In a 2008 Featured Musician piece in the Jazz Society of Oregon magazine, Rita Rega noted “Portland is exploding with talented young players and Ken Ollis is one of the most sought-after time-keepers. From funk to free, Ollis can pilot you there.”

For more than a decade Ken has been piloting musical ensembles and guiding students throughout the region.  He has performed extensively throughout the US, Canada, and Europe, and has played with a variety of musicians including: Kenny Werner, Ingrid Jensen, Julian Priester, The Drifters, Bud Shank, John Stowell, John Gross, Dan Balmer, Chata Addy, Rob Blakeslee, Rich Halley, Glen Moore, and many others.
Most recently, his projects have included work with Dominique Eade, Heather Masse (from The Wailin’ Jennys), Aoife O’Donovan (from Crooked Still), Pepe and The Bottle Blondes, Paxselin Quartet, and several other groups. Ken also regularly performs in collaboration with painters, poets, dancers, and cinematographers. His compositions are featured in the repertoire of the Paxselin Quartet, the Portland Jazz Composers Ensemble, PDX Ensemble, The Chamber of Commerce, and in his own groups.
Ken is Adjunct Professor of drumset at Portland State University and George Fox University.  His debut CD Confluence  features his original compositions performed skillfully by a five-piece ensemble that includes fellow PSU alums David Fleschner, and Lars Campbell.  His current projects include the Demolition Duo with flutist John Savage, and Senses Sharpened with Savage and pianist Dan Gaynor. ________________________________________________________________________________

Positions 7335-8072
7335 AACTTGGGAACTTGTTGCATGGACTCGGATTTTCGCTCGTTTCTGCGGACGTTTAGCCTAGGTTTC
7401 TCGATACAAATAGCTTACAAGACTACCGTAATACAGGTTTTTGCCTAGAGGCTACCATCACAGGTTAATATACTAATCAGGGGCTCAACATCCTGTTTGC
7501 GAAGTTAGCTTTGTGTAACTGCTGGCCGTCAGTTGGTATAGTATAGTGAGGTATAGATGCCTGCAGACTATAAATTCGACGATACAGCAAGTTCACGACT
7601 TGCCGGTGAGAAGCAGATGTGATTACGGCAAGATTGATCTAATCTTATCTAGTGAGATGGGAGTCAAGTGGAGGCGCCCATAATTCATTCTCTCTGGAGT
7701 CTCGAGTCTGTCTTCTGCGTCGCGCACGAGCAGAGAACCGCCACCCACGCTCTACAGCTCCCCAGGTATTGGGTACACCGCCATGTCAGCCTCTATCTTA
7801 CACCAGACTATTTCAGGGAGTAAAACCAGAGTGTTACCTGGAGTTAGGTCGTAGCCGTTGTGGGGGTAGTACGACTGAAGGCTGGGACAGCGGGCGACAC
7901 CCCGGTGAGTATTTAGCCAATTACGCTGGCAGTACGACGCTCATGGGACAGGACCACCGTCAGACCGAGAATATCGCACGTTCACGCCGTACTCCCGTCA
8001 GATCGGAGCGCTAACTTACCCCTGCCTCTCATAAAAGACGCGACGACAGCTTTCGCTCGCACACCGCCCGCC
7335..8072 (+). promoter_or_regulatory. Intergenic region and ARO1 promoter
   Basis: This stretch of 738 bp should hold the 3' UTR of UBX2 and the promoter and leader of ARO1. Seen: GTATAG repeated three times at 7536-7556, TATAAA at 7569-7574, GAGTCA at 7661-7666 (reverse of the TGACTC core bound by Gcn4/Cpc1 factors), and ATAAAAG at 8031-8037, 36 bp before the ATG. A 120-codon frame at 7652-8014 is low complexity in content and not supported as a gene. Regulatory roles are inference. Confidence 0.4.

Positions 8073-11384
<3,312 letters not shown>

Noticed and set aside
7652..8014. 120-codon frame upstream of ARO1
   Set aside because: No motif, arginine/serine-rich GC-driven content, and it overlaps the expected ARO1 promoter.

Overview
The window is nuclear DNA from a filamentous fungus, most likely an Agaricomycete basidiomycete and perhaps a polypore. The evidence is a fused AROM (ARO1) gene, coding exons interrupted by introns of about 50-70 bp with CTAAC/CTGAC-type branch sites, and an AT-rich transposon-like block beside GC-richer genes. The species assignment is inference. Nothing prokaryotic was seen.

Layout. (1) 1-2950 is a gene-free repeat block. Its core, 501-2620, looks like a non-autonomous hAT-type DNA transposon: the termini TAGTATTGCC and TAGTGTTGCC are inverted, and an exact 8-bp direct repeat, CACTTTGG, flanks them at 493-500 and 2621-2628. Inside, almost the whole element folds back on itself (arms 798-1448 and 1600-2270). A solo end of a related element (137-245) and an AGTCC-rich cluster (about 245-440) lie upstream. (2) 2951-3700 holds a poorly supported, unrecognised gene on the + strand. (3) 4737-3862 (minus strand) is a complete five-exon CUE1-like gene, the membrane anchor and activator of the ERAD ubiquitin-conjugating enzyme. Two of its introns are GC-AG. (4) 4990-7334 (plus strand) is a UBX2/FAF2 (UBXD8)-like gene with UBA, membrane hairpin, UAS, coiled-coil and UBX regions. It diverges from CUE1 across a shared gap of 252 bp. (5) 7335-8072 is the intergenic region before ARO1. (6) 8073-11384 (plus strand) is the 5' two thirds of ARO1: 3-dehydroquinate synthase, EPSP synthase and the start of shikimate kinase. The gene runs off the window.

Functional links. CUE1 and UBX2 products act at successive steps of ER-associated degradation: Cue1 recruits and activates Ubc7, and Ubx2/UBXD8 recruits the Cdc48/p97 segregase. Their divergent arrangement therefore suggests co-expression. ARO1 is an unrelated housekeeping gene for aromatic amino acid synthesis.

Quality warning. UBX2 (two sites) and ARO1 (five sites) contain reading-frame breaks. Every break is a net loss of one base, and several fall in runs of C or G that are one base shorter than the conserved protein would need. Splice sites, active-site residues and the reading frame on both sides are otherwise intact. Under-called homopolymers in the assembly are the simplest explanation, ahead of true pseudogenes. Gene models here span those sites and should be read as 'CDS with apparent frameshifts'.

What Has Your PSU Music Experience Meant to You?

“PSU taught me how to filter and process information in order to apply it in a creative context.  As an artist, it is critically important to find relevant information (musical or otherwise), understand how I can use it in my musical endeavors, and apply it bravely.  Stagnation comes quickly when this flow of ideas is slowed.  My education created the bridge between liking a concept (heard on recording, or at a concert, or read in a book), and understanding that concept deeply enough to take it to the next step.  Individual artistic growth depends hugely upon a smooth transition from information to application, whether it’s on a gig navigating my way through a tune I’ve never heard before, or coming up with an idea for a new composition.  In a nutshell, PSU taught me how to learn.”